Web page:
Men: take charge of your health

October 6, 2021

Early detection is your best protection against prostate cancer

As a quarter of a million men will discover this year, cancer of the prostate gland is one of the most common male cancers, second only to skin cancer, as being more regularly diagnosed in American men. It’s important to remind the men in your life to take steps to protect themselves from prostate cancer—the cancer that claims more than 34,000 lives annually.  

Take care of your overall health and your prostate health will follow

While prostate cancer has a genetic component and there’s no foolproof way to prevent it, there are things you can do to greatly reduce your risk:

  • Get moving. Use exercise to help maintain a healthy weight. While this seems like it is an answer to every health question, it is very important in reducing the likelihood of many types of cancers—including prostate cancer. 
  • Watch what you eat. Limit fat from dairy products and red meat, and include more fish, especially those rich in omega-3 fatty acids. Also, incorporate more cruciferous vegetables like broccoli, cabbage, cauliflower and radishes. Some studies also suggest that cooked tomatoes, which are high in the antioxidant lycopene, are also helpful.
  • Avoid tobacco. Cigarette smoking may impact the size of the enlarging prostate. The cancerous pollutants that smokers inhale are also excreted to some extent in urine, which flows through the prostate and could contribute to cancer. In general, for prostate health—and overall health—eliminating or avoiding tobacco positively impacts many aspects of your health.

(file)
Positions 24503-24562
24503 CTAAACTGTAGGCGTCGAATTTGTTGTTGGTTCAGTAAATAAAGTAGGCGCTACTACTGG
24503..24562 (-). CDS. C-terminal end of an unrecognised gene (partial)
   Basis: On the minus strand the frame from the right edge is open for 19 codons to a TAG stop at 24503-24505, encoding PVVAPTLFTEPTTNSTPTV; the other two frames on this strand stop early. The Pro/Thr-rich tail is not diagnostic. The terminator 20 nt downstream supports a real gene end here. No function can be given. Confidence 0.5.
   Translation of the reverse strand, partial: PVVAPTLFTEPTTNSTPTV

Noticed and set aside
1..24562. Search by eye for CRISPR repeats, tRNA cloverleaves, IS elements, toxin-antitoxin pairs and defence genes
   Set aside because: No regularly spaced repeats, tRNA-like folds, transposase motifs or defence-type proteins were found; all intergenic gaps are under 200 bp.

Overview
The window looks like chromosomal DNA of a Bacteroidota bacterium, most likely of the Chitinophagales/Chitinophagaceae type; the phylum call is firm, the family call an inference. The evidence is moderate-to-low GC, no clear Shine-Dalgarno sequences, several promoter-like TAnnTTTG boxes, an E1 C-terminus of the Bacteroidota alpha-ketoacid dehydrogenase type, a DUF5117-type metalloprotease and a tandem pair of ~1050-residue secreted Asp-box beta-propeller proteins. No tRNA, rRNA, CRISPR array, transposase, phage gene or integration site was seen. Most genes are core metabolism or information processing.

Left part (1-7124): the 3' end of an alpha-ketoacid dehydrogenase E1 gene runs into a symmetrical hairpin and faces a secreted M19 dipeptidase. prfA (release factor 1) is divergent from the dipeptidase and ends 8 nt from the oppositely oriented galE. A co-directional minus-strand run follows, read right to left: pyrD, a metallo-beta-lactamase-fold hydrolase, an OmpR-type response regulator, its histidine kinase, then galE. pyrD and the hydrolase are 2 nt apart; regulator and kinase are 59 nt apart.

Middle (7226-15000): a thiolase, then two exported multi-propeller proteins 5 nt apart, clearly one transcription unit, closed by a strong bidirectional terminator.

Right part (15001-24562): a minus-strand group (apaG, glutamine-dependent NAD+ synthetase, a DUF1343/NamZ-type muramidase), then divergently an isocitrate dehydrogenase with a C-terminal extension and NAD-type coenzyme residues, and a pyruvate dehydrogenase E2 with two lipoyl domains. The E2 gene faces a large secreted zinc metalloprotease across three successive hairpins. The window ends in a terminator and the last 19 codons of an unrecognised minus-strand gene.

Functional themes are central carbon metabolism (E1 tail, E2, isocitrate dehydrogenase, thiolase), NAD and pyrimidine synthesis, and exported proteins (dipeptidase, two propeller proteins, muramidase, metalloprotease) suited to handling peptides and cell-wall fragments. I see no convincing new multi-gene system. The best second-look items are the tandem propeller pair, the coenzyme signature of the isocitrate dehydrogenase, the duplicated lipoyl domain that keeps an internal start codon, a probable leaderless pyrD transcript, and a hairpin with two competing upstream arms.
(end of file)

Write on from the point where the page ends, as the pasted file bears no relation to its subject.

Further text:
Regular wellness visits mean regular screenings 

To beat any cancer, early detection is critical. Regular healthcare visits with a primary care provider are the most important tool to find prostate cancer early, when treatments are less invasive and more successful. And because there are often no symptoms of prostate cancer, without screenings at wellness checks, cancer could develop and grow into something more serious before anyone would know. 

Life begins at 40—so should conversations about prostate screenings

Men over age 40 should start discussing prostate health with their primary care providers and learn the available screening options. Depending on personal risk factors (weight, family history) and race (Black men over age 40 are more likely to develop prostate cancer and lose their lives to the disease), screenings can start any time between ages 40 and 50.

Annual prostate cancer screenings 

By age 50, all men should be getting yearly prostate cancer screenings. Screening options may include both a physical exam by a primary care provider and a Prostate Specific Antigen test (PSA), which looks for a specific protein in the blood. This gold standard of prostate cancer screening is incredibly effective and used to monitor the progression of prostate activity. Even if the PSA indicates normal levels, providers may take additional steps to help rule out any risk of cancers. 

Board-certified urologist is now seeing patients at EBCH— Nicholas Johnson, MD 

Find specialized care to help prevent, detect or treat prostate cancer right here at Ely-Bloomenson Community Hospital. Board-certified urologist Nick Johnson, M.D., specializes in, among other things, prostate cancer. Talk to your primary care provider about prostate cancer screenings—or for a referral to Dr. Johnson—and see our urology page to learn more.